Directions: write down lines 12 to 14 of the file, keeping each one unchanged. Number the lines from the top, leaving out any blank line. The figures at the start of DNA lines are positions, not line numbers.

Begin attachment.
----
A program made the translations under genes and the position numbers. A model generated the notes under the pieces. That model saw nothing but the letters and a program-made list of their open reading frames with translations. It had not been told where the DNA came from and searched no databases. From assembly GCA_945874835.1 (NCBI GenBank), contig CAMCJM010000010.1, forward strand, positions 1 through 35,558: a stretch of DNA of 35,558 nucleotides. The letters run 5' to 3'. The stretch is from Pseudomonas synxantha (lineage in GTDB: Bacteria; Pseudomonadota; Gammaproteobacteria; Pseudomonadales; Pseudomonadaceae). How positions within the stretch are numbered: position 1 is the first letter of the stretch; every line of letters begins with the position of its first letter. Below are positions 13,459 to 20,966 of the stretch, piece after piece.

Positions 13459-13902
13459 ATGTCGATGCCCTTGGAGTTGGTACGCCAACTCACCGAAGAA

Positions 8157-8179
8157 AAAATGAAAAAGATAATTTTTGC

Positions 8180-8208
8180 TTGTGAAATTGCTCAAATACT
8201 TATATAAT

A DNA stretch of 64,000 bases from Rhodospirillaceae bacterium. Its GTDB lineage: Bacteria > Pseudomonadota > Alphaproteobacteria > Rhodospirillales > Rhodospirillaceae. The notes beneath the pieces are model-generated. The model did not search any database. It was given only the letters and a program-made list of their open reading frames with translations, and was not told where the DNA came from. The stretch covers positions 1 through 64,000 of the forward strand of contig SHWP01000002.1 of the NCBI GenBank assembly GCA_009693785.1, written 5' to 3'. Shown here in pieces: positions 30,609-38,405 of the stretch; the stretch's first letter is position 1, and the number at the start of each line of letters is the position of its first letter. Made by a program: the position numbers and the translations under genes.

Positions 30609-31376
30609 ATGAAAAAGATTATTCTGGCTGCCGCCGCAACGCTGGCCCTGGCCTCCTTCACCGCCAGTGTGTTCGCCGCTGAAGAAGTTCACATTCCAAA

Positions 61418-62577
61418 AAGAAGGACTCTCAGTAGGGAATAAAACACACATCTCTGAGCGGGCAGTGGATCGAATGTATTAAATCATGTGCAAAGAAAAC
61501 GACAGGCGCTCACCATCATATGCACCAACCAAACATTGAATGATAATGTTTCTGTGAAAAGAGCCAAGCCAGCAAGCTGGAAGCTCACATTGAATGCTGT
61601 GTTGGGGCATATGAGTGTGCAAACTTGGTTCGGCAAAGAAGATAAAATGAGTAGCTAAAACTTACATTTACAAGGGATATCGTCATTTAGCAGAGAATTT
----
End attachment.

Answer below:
Positions 61418-62577
61418 AAGAAGGACTCTCAGTAGGGAATAAAACACACATCTCTGAGCGGGCAGTGGATCGAATGTATTAAATCATGTGCAAAGAAAAC
61501 GACAGGCGCTCACCATCATATGCACCAACCAAACATTGAATGATAATGTTTCTGTGAAAAGAGCCAAGCCAGCAAGCTGGAAGCTCACATTGAATGCTGT